5 Tax Credits Overlooked by Small Business

Small business owners are busy people. In the mist of a 50 to 70 hour work week, it is easy to overlook the tax credits they are entitled to. Here is a list of 5 tax credits commonly overlooked by small business:

1) Credit For Pension Plan Start Up Costs

If you implement a plan such as a 401(k), SIMPLE IRA, or SEP, you may be able to take a credit of up to $500 for startup expenses.

2)  Disabled Access Credit

If you incur costs to provide access for persons with disabilities, you may enjoy a tax credit of 50% of eligible expenditures up to $5,000.

3)  Tax Credit For Hiring Veterans

By hiring a vet, you may qualify to receive up to a $9,600 tax credit. Called the Work Opportunity Tax Credit (WOTC), there is a pre-screening and certification process; you must also use a formula based on wages paid, hours worked, and length of unemployment prior to hiring.  You must hire the veteran before the end of 2013 to take the credit!

4)  Research & Development Tax (R&D) Credit

It is estimated that only one out of twenty small businesses take advantage of this credit.

There are many misconceptions about the R&D credit, the biggest one is it is can only be claimed for inventing something new. The credit also applies for improving a product or process (cheaper, greener, etc.).  It is also not just for manufacturing—computer software, architecture, engineering, architecture, etc. are all good candidates for the R&D tax credit.  Self-censorship by small businesses themselves stands in the way of exploring this tax credit.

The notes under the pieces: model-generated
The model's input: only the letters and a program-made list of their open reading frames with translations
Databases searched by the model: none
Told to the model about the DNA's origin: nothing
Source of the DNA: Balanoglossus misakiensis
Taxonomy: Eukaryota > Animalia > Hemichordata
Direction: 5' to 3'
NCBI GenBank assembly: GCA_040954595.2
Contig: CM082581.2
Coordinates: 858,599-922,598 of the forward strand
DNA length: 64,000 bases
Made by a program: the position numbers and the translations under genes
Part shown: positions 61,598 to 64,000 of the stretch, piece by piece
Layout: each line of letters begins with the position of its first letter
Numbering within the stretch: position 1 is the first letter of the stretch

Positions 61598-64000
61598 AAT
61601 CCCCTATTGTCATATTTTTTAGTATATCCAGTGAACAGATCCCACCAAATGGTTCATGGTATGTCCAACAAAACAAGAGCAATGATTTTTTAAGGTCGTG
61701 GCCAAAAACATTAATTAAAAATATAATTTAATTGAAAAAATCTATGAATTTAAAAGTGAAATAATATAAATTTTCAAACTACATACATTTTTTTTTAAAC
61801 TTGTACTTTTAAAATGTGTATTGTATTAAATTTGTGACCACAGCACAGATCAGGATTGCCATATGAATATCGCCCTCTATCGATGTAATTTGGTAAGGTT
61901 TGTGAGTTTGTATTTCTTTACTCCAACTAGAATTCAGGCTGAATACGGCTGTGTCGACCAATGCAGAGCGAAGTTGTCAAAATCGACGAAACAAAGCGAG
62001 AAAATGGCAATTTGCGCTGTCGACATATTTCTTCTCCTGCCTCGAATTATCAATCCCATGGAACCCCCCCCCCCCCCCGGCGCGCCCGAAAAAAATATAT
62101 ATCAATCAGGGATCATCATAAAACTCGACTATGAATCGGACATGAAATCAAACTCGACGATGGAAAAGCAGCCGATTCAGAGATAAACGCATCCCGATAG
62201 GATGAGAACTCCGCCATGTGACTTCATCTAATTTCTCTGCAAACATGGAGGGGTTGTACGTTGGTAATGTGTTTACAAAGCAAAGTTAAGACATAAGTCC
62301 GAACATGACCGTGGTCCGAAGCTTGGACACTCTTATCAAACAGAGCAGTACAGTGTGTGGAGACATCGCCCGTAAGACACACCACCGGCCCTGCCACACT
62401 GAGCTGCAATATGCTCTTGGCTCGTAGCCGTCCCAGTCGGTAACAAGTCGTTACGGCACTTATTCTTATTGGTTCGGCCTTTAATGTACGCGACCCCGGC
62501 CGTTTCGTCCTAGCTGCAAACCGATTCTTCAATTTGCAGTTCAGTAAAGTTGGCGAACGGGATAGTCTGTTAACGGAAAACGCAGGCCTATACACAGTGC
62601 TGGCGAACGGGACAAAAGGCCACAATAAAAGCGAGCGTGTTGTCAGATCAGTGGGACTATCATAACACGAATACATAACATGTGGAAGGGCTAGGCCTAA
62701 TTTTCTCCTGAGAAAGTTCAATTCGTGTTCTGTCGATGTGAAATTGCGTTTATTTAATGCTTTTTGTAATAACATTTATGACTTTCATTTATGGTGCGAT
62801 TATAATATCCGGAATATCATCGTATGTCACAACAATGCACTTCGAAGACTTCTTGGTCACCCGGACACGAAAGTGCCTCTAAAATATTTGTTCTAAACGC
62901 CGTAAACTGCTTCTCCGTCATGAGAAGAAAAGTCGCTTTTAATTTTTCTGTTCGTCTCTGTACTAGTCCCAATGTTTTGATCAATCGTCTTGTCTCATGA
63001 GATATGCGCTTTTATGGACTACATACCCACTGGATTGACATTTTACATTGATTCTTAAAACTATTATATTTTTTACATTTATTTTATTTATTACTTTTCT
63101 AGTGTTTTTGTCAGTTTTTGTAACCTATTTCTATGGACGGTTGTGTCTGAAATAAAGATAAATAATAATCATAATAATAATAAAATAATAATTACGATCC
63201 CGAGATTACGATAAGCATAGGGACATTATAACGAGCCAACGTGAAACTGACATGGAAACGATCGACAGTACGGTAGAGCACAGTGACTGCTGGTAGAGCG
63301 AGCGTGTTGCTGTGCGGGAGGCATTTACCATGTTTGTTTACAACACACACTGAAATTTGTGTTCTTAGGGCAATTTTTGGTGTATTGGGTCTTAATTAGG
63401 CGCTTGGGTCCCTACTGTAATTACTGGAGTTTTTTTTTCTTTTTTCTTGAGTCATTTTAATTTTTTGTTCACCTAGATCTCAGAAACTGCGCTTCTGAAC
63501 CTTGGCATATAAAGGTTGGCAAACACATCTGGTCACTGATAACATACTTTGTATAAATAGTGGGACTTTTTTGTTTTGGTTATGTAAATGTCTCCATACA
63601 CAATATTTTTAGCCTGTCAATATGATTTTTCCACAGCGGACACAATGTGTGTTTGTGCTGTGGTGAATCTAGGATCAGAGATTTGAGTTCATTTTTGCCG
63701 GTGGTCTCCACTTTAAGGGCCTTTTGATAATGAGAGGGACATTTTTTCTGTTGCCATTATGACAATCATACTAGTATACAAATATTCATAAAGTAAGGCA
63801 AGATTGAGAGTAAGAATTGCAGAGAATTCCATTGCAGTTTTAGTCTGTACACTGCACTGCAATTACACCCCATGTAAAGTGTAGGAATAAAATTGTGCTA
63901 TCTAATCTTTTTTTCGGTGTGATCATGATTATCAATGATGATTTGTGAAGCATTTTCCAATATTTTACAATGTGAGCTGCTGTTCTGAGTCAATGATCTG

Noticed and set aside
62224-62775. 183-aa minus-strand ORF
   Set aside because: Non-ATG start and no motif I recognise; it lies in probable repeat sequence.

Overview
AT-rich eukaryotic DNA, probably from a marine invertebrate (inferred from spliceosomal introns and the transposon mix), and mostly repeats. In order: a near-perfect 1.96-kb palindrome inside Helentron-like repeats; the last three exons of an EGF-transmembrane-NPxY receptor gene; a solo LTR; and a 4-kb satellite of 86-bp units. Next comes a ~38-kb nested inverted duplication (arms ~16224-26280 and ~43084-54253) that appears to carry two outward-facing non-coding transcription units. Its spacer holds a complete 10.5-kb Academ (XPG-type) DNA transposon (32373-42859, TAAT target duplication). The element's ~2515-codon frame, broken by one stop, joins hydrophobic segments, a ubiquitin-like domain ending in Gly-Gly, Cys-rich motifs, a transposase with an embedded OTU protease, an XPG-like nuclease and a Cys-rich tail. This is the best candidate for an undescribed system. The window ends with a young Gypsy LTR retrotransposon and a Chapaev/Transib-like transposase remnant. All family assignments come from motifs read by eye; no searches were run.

5)  Fuels Tax Credits

Explore a growing list of incentives to reduce dependence on fossil fuels. You may qualify for a tax credit for use of a biodiesel or renewable diesel mixture or certain alternative fuels in your business. There is an additional benefit in that you may be able to file for these credits quarterly rather than wait until the end of the year.

Why is there a discussion of tax credits in the middle of summer? All of these credits listed above need “a plan of action” by the small business owner to implement long before the end of the year.

Frankly, the same holds true for any other worthwhile tax reduction strategy for small business.

By: John J Kasperek, EA. John enjoys giving useful tips to help small businesses to thrive. Contact him to explore these or other tax saving strategies for your business.